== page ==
The Windridge Farm Horse Trials in Mooresboro, North Carolina (Area II) are held three times yearly in May, August, and October, offering Starter through Preliminary horse trials and combined test divisions. They also host several unrecognized events each year, hunter paces, Pony Club lessons, clinics, camps, and rallies, and carriage driving competitions.
The first event ran on October 2, 2010 as the Foothills Horse Trials. In 2011 we moved the show to Windridge Farms and changed the name. It grew out of a combined test series run as Foothills Equestrian Events. The Foothills unrecognized events were organized and run by Sheila Garrick, Karin Sadler, and me. Those events rotated among various local venues in the area. Many of the competitors and trainers urged us to run an event aimed at and tailored to local competitors to give them a local option for starting riders and young horses into the eventing discipline. We started with the goal of running a solidly good event with focus on maintaining that low key local atmosphere.
Windridge Farms has been a beef cattle farm, a dairy, and, if local gossip is accurate, a moonshine producer. The story goes that the original farmhouse was deliberately burned to prevent ATF from seizing stored moonshine. There is an old water line running to a spot in the woods and lots of metal scrap that is not farm equipment which could be the site of the old still.
This is a family farm. We love this space. Sharing it with competitors is a rewarding family project. The welcome mat is out for all. The family including in-laws, ex-laws, and outlaws totals 39 people. Everyone plays a role at most every show.
As it morphed into recognized horse trials, Sheila Garrick was often the Technical Delegate. Karin Sadler did the show jumping course design and continues in that role. Windridge Farms show jumping takes place on grass and on gently rolling terrain. Karin worked with course advisor Richard Jeffery on using the terrain to advantage and other technical details. Mr. Jeffery made a visit to Windridge Farms on an event weekend when he was course designer for a jumper show at TIEC. David Henderson gave him a tour of the farm. Mr. Jeffery was complimentary of the show jumping and cross-country courses saying that it took him back in time and reminded him of eventing in Britain. Don Henderson built our show jumping standards.
Allen Carlton III works year-round keeping the farm in shape. He also serves as Finish Timer for cross-country. Karen Park manages entries and greets competitors. Price Story scores the competitions. Amber Henderson mows, weed whacks, and performs many other tasks. Teri Whisnant keeps the cross-country jumps and the show jumping poles fresh and crisp and times show jumping and cross-country. Gayla Silvers and Amber Henderson decorate cross-country, jump crew, and jump judge. Greg Park starts our competitors on cross-country.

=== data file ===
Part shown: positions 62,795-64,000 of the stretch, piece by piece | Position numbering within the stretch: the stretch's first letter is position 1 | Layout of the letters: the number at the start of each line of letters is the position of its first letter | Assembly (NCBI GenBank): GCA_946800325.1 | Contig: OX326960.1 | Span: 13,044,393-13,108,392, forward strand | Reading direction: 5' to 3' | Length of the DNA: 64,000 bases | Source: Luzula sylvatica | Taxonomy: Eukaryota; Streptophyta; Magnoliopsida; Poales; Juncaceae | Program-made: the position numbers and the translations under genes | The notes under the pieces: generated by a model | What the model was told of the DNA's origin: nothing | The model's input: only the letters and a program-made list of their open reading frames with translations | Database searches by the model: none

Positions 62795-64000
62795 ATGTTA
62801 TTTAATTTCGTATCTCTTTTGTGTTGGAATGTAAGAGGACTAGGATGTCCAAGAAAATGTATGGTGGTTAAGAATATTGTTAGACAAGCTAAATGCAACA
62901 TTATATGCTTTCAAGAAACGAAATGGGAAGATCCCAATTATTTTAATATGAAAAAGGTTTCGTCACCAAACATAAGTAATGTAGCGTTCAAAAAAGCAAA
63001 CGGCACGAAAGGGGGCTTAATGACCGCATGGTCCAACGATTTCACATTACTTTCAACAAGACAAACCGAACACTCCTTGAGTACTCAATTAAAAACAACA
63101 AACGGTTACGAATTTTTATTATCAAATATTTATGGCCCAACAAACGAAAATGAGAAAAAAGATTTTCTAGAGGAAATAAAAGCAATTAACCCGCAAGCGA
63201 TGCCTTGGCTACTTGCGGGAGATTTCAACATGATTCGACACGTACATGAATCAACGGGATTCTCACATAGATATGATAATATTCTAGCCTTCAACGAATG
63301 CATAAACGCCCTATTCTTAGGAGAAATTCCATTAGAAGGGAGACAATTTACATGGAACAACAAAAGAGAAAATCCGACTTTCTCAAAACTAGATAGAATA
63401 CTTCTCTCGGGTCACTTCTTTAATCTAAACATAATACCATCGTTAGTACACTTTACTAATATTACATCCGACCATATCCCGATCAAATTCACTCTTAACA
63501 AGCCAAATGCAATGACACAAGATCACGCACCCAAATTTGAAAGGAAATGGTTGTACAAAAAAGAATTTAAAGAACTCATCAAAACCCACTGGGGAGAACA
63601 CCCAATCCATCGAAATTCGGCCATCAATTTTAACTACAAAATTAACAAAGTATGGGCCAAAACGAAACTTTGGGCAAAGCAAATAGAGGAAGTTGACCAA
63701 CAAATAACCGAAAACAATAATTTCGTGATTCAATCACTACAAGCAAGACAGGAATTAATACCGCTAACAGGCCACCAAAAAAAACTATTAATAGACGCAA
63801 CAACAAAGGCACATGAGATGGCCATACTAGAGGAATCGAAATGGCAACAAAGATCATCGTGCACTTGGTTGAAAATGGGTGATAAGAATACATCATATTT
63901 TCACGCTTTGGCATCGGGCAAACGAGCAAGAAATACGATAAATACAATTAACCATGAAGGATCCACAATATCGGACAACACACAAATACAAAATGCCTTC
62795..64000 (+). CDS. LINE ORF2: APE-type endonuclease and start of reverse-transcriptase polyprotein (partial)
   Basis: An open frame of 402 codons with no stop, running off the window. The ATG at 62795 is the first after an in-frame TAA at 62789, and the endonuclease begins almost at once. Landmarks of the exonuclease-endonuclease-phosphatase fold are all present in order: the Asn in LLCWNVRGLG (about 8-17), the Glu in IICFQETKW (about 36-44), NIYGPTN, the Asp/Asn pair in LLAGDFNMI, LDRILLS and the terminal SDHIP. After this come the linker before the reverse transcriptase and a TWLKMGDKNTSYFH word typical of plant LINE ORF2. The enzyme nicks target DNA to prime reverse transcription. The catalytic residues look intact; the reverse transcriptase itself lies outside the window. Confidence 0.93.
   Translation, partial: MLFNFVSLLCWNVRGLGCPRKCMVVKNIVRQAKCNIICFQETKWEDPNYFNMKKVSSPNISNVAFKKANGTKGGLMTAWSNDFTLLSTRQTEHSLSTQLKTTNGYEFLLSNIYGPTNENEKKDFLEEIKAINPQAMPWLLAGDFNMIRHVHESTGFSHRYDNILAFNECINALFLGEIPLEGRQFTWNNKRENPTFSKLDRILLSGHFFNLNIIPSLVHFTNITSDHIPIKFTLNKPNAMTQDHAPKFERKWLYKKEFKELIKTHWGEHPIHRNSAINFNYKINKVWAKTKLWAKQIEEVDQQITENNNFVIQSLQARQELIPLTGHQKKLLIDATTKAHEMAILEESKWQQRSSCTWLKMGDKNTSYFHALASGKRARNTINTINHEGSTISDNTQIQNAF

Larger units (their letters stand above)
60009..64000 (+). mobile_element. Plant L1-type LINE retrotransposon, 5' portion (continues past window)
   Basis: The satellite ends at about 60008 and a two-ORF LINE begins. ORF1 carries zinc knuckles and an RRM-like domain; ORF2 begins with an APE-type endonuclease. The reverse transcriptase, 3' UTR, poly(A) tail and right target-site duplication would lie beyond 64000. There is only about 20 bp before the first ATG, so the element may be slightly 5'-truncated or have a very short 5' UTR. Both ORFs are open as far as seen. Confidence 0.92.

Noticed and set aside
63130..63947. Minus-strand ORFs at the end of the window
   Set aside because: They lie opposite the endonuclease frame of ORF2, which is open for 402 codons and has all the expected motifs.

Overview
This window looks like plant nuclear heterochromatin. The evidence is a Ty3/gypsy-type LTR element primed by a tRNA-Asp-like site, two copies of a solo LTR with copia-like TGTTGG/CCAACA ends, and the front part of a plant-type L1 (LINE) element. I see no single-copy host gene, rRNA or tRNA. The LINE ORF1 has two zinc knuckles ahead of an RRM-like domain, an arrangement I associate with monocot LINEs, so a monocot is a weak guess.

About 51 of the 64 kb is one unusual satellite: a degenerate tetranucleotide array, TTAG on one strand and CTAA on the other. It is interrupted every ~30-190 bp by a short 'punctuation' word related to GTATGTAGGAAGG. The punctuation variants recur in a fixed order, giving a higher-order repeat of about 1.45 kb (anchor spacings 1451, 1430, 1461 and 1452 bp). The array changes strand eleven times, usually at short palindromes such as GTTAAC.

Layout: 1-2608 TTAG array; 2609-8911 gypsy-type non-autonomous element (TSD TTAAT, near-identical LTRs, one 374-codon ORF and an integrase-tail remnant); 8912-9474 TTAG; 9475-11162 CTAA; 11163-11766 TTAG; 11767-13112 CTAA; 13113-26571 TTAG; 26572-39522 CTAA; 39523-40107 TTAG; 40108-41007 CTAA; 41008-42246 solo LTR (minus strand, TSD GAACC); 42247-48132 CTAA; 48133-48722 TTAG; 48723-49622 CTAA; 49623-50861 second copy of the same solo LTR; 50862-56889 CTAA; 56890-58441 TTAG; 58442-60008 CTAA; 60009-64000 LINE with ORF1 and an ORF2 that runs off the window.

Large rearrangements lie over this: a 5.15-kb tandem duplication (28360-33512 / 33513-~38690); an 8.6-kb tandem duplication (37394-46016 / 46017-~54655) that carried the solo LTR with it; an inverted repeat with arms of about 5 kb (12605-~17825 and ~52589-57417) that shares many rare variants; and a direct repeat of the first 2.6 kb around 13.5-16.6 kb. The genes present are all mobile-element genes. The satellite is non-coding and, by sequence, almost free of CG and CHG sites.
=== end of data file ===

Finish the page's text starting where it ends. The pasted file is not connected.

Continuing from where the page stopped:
Allen Carlton II served as Control until his 85th year. At 88 he now prefers to supervise our efforts from the comfort of his truck cab. David Henderson assumed the Control responsibility. Karin designs and builds show jumping. Jeff Davis is indispensable keeping the farm neat and managing the dressage and cross-country warm-up areas. Ricky Thomas directs competitors to their stables and keeps the stable area neat by emptying trash and recycle bins several times daily. Eric Godwin coordinates our safety planning with the Rutherford County EMS and Sheriff's Dept.
Jon Wells did the original course design. Rob Mobley did most of the early building. Greg Park, Michael Henderson, and Colby Landers built lower level fences to Jon and Rob's specs. When Rob earned his cross-country course design license he took over as course designer.
In addition to designing and building the cross-country, Rob preps the cross-country course and makes any course changes or repairs on the day. Greg, Michael Henderson, Colby Landers, Richard Ash built stalls. Marty Silvers and Michael Henderson installed the wiring, lights, and outlets for the stables. Cynthia Thomas and Anita Earley keep competitors, officials, and staff well fed. The Carolina Carriage Club members are essential volunteers for dressage and cross-country. We are also very fortunate to have Tryon Equine Hospital providing veterinary services and Mike Hubacz as farrier.